By Anaïs TRITTO
The Black-winged starling (Sturnus melanopterus) is a passerine endemic from Java and Bali, which is currently listed as Critically Endangered by the IUCN Red List. The main threats that face this species are the intensive catching for the illegal bird trade and the intensive use of pesticides in land where the birdsare used to forage for food (this latter threat is not fully confirmed yet).
Currently, only Cikananga Wildlife Rescue Centre holds this species for conservation purpose and reintroduction efforts have been implemented to counteract the loss of the West Java subspecies (Sturnus melanopterus melanopterus). Two reintroductions are in progress: the first one in Pongkor Gold Mine within the GunungHalimunSalak National Park (West Java Province), the second in RawadanauReserve (Banten Province).
The 23rd of April 2013, 40 birds were released in Pongkor Gold Mine within GunungHalimunSalak National Park. This place presents a suitable habitat for the birds because of the presence of agricultural lands and secondary forests to offer both food and shelters. Regular monitoring is performed to get information on the persistence of the released population and their general behaviours in this new wild habitat. Five months after release, 17 birds are still present in the vicinity of the release site where a large group of 14 birds settled close to a village, rice plantations and grass lands. People leaving in the village are supportive of this programme and seem to cohabitate well with the birds. Further monitoring sessionwill confirm the stability of this population and its potential increase through breeding behaviours and future hatchings. Another group of birds were heard in another valley but their number is currently unknown. With this new group, the survival of the birds 5 months after release could reach 50% which brings good hope for the future.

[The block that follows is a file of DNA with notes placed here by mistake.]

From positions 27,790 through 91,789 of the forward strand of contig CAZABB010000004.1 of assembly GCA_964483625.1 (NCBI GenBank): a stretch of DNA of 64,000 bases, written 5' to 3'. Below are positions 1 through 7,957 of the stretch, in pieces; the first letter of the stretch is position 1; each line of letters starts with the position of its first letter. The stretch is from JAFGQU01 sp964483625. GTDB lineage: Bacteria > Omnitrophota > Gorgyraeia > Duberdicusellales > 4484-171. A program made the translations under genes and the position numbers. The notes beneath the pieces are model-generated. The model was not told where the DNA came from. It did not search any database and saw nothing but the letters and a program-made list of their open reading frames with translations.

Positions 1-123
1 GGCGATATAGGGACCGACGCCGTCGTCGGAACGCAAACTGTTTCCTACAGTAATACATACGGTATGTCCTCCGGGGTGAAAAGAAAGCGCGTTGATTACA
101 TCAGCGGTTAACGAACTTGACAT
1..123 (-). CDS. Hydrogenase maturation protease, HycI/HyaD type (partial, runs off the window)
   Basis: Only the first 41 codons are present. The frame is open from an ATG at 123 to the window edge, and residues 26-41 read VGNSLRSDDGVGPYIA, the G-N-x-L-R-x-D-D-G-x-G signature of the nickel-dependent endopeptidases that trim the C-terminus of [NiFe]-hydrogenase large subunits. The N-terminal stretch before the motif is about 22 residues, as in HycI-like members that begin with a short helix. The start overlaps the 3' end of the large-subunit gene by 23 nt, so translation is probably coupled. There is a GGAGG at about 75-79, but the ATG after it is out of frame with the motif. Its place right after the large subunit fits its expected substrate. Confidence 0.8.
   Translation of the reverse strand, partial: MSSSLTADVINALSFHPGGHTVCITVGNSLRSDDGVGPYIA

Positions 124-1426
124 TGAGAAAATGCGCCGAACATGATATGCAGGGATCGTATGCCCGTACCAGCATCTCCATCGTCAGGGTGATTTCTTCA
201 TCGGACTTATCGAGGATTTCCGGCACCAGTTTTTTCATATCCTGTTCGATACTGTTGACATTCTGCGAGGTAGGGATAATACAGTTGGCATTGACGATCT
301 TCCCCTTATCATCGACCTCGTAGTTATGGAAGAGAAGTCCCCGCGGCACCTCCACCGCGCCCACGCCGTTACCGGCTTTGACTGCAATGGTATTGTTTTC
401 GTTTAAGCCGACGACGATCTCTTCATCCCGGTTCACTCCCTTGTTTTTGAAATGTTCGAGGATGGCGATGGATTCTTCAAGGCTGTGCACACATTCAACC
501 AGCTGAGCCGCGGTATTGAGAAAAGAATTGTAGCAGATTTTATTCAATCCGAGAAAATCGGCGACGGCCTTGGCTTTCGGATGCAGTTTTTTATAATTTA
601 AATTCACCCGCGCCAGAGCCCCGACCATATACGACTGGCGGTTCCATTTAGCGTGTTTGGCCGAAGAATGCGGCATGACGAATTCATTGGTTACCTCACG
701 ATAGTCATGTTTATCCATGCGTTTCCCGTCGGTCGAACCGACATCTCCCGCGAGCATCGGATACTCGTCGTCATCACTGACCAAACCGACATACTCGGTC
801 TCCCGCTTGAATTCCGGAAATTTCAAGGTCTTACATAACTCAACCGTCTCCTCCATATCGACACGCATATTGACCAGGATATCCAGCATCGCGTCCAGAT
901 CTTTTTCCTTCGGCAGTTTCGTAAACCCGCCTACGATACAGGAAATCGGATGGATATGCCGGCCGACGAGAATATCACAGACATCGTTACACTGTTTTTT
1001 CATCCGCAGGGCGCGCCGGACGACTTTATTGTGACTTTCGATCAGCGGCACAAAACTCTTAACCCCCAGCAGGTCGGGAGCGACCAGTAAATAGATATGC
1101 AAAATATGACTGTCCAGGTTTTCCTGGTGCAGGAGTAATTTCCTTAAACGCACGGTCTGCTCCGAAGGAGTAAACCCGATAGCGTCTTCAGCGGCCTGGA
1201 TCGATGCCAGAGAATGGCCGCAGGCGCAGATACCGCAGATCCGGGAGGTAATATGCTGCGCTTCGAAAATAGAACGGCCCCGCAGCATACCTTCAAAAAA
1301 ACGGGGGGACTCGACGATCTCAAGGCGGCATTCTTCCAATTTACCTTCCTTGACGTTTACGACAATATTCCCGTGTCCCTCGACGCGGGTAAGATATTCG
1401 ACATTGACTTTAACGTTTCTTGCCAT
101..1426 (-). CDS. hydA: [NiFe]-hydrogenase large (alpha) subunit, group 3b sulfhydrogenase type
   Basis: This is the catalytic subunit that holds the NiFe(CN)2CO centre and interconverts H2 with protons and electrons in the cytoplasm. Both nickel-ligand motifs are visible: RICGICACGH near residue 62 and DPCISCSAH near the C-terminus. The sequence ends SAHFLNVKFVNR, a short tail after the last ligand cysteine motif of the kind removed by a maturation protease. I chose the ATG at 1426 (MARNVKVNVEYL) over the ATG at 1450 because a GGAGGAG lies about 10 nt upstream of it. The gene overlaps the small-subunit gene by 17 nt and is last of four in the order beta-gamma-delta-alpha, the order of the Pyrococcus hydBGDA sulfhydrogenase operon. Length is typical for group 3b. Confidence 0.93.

A new release in Rawadanau Reserve is currently in progress. Habitat assessment, education and awareness programme to the local community were implemented to judge of the suitability of the release site. Soon, 25 birds will be released on this large area composed of agricultural lands, swamp area, swamp-forest and primary forest (120 hectares in total). Regular monitoring and education to local people will assess of the potential success of this new release.
Reintroduction team members have big hopes for these two reintroduction programmes as the habitats seem adequate for the birds and local people show good support by helping the team in the implementation of this release in both sites.